- The Washington Times - Monday, April 20, 2020

The British government has its eyes set on preventing a second wave of the coronavirus outbreak in its country as the U.K. moves closer to easing restrictions once the crisis has settled, a spokesman for the prime minister’s office said Monday.

Britain has one of the highest infection and death rates from the coronavirus, behind the U.S. and several other European nations. The U.K. has reported 121,174 confirmed cases of COVID-19, the disease caused by the novel coronavirus, 16,060 deaths and 444 recoveries, according to the Johns Hopkins University tracker. Britain has a population of 66 million.

“The big concern is a second peak, that is what ultimately will do the most damage to health and the most damage to the economy,” the spokesman told Reuters.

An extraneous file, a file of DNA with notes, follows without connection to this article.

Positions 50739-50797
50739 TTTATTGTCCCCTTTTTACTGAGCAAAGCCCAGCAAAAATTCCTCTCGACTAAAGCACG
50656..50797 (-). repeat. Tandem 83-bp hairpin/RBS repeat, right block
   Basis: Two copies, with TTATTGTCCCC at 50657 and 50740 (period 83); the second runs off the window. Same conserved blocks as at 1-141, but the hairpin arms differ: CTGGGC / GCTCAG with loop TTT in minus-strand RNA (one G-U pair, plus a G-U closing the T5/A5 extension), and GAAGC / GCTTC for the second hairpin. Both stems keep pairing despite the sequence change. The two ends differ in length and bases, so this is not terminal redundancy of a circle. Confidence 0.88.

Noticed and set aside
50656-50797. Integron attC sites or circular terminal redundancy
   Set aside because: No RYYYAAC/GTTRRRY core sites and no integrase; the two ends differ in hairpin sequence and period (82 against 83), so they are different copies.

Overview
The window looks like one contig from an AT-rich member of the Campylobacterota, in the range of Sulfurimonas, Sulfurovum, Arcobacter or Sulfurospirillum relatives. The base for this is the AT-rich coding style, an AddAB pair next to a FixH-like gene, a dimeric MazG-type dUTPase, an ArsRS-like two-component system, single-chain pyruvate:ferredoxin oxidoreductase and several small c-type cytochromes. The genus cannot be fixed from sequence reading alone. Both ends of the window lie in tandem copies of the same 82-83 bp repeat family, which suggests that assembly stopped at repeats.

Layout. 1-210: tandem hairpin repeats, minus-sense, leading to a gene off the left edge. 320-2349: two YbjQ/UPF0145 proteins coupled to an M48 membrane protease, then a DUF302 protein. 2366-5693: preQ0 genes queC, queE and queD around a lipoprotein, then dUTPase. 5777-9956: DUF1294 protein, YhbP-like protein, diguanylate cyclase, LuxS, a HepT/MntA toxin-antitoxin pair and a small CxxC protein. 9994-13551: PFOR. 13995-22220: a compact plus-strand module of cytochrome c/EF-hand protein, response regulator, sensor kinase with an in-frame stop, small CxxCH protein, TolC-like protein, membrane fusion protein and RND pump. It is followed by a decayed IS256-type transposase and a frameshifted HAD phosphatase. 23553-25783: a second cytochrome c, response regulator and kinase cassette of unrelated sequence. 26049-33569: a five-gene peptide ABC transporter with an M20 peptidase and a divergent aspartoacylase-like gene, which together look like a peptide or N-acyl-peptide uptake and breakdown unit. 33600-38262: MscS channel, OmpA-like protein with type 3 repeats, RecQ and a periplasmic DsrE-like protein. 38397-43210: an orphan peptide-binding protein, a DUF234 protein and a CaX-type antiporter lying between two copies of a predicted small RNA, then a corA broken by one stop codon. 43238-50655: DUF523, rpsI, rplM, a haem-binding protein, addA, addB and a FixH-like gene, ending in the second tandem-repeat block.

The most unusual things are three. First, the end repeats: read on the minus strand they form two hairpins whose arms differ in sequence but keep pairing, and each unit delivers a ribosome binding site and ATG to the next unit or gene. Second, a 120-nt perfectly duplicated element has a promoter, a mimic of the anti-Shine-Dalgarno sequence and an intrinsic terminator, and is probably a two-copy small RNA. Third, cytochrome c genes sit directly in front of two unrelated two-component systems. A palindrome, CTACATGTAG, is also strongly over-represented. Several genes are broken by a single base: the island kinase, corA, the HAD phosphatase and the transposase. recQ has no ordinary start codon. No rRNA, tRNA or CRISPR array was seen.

His comments come just one day after Cabinet Office Minister Michael Gove said the U.K. is not considering lifting lockdown and social distancing restrictions related to efforts to slow the spread of coronavirus in the country.

Britain has extended its coronavirus-related restrictions for an additional three weeks in an effort to contain the spread of the virus.

“If you move too quickly then the virus could begin to spread exponentially again,” the spokesman said. “What we need to be certain of is that if we move to lift some of the social distancing measures, it isn’t going to lead to the virus starting to spread exponentially again.”

• Lauren Toms can be reached at lmeier@washingtontimes.com.

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